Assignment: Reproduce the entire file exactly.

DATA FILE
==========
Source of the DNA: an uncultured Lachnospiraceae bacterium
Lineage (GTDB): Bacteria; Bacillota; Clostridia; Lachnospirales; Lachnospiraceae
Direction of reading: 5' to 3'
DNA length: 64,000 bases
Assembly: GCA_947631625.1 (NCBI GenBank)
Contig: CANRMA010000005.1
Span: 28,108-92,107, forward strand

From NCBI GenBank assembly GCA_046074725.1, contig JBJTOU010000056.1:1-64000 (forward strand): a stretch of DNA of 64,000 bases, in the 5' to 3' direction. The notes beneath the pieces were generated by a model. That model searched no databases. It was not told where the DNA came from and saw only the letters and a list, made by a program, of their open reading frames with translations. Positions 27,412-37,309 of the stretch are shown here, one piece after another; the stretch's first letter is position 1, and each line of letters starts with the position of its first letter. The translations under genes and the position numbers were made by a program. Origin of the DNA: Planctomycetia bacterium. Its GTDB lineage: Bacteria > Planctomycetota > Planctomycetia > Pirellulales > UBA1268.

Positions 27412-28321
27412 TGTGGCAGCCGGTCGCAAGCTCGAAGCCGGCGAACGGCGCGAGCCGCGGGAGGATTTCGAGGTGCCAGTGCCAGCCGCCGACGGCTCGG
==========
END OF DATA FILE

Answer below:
Source of the DNA: an uncultured Lachnospiraceae bacterium
Lineage (GTDB): Bacteria; Bacillota; Clostridia; Lachnospirales; Lachnospiraceae
Direction of reading: 5' to 3'
DNA length: 64,000 bases
Assembly: GCA_947631625.1 (NCBI GenBank)
Contig: CANRMA010000005.1
Span: 28,108-92,107, forward strand

From NCBI GenBank assembly GCA_046074725.1, contig JBJTOU010000056.1:1-64000 (forward strand): a stretch of DNA of 64,000 bases, in the 5' to 3' direction. The notes beneath the pieces were generated by a model. That model searched no databases. It was not told where the DNA came from and saw only the letters and a list, made by a program, of their open reading frames with translations. Positions 27,412-37,309 of the stretch are shown here, one piece after another; the stretch's first letter is position 1, and each line of letters starts with the position of its first letter. The translations under genes and the position numbers were made by a program. Origin of the DNA: Planctomycetia bacterium. Its GTDB lineage: Bacteria > Planctomycetota > Planctomycetia > Pirellulales > UBA1268.

Positions 27412-28321
27412 TGTGGCAGCCGGTCGCAAGCTCGAAGCCGGCGAACGGCGCGAGCCGCGGGAGGATTTCGAGGTGCCAGTGCCAGCCGCCGACGGCTCGG